outlaw

[out-law]

noun

verb (used with object)

adjective

of, relating to, or characteristic of an outlaw.

Origin of outlaw

before 1150; Middle English outlawe, Old English ūtlaga < Old Norse ūtlagi one outside the protection of the law; see out, law1
Related formsself-out·law, nounself-out·lawed, adjectiveun·out·lawed, adjective

Synonyms for outlaw

Dictionary.com Unabridged Based on the Random House Unabridged Dictionary, © Random House, Inc. 2019


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Historical Examples of outlawed


British Dictionary definitions for outlawed

outlaw

noun

(formerly) a person excluded from the law and deprived of its protection
any fugitive from the law, esp a habitual transgressor
a wild or untamed beast

verb (tr)

to put (a person) outside the law and deprive of its protection
(in the US) to deprive (a contract) of legal force
to ban
Collins English Dictionary - Complete & Unabridged 2012 Digital Edition © William Collins Sons & Co. Ltd. 1979, 1986 © HarperCollins Publishers 1998, 2000, 2003, 2005, 2006, 2007, 2009, 2012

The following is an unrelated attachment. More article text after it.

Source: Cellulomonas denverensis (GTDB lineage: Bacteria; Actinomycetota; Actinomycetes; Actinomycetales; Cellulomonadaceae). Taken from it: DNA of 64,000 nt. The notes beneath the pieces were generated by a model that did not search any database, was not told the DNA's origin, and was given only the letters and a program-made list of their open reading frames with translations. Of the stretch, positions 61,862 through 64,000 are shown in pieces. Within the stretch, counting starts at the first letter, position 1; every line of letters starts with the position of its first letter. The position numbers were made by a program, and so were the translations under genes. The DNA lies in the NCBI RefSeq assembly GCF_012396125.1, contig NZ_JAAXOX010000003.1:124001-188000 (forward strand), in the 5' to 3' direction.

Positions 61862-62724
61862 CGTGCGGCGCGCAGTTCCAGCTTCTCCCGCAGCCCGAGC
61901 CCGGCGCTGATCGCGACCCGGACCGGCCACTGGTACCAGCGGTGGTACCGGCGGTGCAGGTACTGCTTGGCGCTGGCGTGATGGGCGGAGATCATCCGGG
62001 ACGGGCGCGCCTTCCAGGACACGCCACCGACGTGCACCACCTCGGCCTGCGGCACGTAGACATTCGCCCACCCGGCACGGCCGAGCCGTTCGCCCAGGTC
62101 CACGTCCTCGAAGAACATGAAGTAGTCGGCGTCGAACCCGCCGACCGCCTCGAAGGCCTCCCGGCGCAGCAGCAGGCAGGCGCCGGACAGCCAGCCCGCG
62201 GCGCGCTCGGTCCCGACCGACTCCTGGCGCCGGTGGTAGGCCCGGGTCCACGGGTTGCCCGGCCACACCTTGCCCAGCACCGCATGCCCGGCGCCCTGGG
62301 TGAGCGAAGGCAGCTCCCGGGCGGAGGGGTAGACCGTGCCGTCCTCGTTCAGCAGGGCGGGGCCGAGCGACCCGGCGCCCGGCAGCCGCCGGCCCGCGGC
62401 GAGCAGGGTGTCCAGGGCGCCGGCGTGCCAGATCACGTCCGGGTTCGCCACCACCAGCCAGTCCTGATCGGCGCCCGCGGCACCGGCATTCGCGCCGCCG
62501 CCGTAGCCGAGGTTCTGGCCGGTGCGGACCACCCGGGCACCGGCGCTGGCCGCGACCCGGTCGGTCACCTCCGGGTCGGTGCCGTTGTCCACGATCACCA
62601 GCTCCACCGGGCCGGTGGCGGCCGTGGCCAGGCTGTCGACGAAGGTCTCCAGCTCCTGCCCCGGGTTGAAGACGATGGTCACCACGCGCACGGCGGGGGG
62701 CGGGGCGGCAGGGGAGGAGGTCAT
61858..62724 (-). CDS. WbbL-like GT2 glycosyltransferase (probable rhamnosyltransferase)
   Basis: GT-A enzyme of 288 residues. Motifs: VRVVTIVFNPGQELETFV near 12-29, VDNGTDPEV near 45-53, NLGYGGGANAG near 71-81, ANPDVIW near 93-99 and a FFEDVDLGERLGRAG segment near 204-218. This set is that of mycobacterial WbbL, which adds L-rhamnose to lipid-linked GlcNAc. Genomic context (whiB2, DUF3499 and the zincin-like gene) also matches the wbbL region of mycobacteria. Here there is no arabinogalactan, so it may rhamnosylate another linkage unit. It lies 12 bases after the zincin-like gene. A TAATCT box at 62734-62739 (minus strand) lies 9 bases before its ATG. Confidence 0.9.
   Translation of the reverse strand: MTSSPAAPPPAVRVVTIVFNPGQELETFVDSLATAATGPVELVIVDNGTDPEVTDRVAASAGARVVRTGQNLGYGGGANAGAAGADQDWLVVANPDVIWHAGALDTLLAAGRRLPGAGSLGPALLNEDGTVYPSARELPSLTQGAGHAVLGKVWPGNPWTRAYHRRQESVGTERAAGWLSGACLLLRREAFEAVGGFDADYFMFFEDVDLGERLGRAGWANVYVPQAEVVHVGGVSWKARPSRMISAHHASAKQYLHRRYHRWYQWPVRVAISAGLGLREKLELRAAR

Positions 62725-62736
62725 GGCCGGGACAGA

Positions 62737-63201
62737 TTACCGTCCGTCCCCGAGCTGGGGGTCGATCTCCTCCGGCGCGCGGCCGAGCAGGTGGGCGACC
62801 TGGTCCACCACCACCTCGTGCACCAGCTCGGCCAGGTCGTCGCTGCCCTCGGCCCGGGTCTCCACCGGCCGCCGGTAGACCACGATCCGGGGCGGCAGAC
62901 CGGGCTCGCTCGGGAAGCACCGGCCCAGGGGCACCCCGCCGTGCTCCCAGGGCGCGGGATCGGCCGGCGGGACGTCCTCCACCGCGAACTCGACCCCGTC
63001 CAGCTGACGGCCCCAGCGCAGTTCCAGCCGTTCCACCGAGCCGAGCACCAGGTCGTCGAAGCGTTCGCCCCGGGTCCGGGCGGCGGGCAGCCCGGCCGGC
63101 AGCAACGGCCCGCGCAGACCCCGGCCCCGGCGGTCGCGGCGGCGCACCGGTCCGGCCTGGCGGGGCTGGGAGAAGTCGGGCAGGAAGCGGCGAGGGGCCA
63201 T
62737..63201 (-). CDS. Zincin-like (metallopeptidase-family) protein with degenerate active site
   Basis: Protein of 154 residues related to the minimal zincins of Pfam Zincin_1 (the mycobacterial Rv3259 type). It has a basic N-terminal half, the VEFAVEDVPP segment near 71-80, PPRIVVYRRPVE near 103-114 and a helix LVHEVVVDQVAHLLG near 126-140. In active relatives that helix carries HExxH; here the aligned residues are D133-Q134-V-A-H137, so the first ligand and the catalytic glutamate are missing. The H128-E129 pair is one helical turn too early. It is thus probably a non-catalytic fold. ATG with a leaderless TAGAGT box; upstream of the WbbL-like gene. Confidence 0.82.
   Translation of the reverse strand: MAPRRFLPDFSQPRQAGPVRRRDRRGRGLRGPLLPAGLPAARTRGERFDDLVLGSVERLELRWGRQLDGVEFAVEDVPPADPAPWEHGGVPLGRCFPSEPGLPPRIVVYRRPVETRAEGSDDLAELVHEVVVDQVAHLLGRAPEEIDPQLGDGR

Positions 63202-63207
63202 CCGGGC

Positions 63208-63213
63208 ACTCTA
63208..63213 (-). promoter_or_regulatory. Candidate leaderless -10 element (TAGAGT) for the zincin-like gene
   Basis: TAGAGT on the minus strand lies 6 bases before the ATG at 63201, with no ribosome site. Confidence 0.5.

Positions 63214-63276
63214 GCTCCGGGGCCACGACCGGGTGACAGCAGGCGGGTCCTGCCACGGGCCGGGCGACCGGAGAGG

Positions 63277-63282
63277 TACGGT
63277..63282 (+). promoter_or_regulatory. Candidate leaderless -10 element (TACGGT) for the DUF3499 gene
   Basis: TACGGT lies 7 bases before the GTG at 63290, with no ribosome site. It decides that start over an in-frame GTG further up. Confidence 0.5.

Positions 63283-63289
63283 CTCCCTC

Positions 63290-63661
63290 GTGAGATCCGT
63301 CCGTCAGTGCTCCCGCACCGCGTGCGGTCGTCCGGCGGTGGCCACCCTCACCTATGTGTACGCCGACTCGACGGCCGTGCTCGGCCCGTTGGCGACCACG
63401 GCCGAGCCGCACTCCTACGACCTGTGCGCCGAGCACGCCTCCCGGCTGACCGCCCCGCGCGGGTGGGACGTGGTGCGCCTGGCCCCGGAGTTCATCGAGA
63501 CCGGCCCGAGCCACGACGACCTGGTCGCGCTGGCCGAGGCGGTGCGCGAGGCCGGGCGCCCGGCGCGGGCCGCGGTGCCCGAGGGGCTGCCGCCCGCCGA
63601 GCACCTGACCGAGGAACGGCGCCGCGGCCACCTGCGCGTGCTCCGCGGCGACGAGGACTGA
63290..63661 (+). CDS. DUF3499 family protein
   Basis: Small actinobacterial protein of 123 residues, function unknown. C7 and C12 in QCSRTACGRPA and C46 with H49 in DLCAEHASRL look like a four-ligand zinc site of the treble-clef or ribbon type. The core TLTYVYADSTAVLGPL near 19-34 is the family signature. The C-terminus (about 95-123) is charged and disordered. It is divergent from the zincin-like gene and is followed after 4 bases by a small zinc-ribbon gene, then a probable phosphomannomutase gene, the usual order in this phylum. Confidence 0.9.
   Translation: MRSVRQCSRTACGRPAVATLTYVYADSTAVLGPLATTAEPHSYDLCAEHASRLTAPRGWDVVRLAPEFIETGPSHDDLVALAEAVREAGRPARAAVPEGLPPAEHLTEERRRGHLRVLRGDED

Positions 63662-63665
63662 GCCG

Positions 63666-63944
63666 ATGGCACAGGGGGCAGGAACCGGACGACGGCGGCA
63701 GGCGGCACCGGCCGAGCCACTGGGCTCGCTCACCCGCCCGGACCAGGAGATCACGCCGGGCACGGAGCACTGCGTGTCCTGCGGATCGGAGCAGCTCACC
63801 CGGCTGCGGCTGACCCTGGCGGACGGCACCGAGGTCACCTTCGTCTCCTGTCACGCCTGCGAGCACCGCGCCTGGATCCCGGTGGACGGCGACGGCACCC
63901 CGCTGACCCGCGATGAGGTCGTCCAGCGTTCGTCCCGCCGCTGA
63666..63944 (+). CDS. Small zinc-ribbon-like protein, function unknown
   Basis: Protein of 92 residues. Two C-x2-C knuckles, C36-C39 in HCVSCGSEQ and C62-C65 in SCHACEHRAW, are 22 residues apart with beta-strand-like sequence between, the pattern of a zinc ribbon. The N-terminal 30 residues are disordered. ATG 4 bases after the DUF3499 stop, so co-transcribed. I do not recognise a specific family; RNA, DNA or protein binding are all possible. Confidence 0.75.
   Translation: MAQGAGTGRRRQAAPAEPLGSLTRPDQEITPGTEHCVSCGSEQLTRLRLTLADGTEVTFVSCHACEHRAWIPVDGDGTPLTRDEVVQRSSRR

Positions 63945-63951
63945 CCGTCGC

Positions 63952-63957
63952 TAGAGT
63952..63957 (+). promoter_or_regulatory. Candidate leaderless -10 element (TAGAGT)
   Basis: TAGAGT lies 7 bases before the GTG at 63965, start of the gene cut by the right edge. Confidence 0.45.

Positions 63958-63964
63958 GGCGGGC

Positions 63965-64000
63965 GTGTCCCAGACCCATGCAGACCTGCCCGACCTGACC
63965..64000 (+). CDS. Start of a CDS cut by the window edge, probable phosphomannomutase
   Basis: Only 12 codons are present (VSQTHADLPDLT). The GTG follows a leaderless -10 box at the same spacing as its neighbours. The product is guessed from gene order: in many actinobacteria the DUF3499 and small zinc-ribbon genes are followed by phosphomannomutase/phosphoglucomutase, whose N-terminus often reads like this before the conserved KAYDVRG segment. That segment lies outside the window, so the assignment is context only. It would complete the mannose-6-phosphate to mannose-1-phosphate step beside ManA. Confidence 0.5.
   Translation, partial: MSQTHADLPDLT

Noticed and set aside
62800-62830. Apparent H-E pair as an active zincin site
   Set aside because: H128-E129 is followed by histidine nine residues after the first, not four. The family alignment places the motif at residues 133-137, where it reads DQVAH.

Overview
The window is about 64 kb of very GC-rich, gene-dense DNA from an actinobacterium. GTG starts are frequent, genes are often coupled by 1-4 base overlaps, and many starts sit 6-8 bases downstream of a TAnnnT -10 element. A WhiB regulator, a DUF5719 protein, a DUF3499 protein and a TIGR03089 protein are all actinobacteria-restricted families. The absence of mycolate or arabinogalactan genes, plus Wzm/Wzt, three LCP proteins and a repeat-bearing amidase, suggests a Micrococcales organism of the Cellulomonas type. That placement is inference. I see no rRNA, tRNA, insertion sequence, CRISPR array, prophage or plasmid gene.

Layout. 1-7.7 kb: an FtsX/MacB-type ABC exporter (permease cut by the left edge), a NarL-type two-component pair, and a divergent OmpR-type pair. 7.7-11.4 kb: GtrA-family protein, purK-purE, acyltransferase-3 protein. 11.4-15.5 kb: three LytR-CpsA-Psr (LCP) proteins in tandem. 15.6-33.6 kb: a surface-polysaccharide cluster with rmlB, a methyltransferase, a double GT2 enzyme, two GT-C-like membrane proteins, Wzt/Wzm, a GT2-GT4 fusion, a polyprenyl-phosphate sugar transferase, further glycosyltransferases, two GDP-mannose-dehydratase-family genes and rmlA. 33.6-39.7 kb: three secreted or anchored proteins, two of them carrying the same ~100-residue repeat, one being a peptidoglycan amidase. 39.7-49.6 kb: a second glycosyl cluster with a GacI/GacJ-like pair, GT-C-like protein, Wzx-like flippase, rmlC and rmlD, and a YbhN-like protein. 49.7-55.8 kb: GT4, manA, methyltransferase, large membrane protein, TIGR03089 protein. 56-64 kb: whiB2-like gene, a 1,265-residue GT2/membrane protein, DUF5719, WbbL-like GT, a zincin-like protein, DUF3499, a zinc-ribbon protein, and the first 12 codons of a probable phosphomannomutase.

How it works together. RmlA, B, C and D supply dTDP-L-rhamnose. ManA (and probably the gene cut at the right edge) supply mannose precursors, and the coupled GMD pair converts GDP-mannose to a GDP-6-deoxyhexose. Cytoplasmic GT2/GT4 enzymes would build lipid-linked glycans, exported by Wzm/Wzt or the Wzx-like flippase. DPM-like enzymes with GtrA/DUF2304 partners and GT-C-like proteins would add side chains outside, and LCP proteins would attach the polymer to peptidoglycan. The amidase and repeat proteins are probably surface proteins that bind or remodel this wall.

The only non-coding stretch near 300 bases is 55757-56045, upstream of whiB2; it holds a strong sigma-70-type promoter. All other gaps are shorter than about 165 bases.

Word Origin and History for outlawed

outlaw

v.

Old English utlagian "to outlaw, banish," from utlaga "an outlaw" (see outlaw (n.)). Related: Outlawed; outlawing.

outlaw

n.

Old English utlaga "one put outside the law" (and thereby deprived of its benefits and protections), from a Scandinavian source, cf. Old Norse utlagi (n.) "outlaw," from utlagr (adj.) "outlawed, banished," from ut "out" (see out (adv.)) + *lagu, plural of lag "law" (see law).

[G]if he man to deaðe gefylle, beo he þonne utlah ["Laws of Edward & Guthrum," c.924]

Meaning "one living a lawless life" is first recorded 1880. As an adjective from Old English.

Online Etymology Dictionary, © 2010 Douglas Harper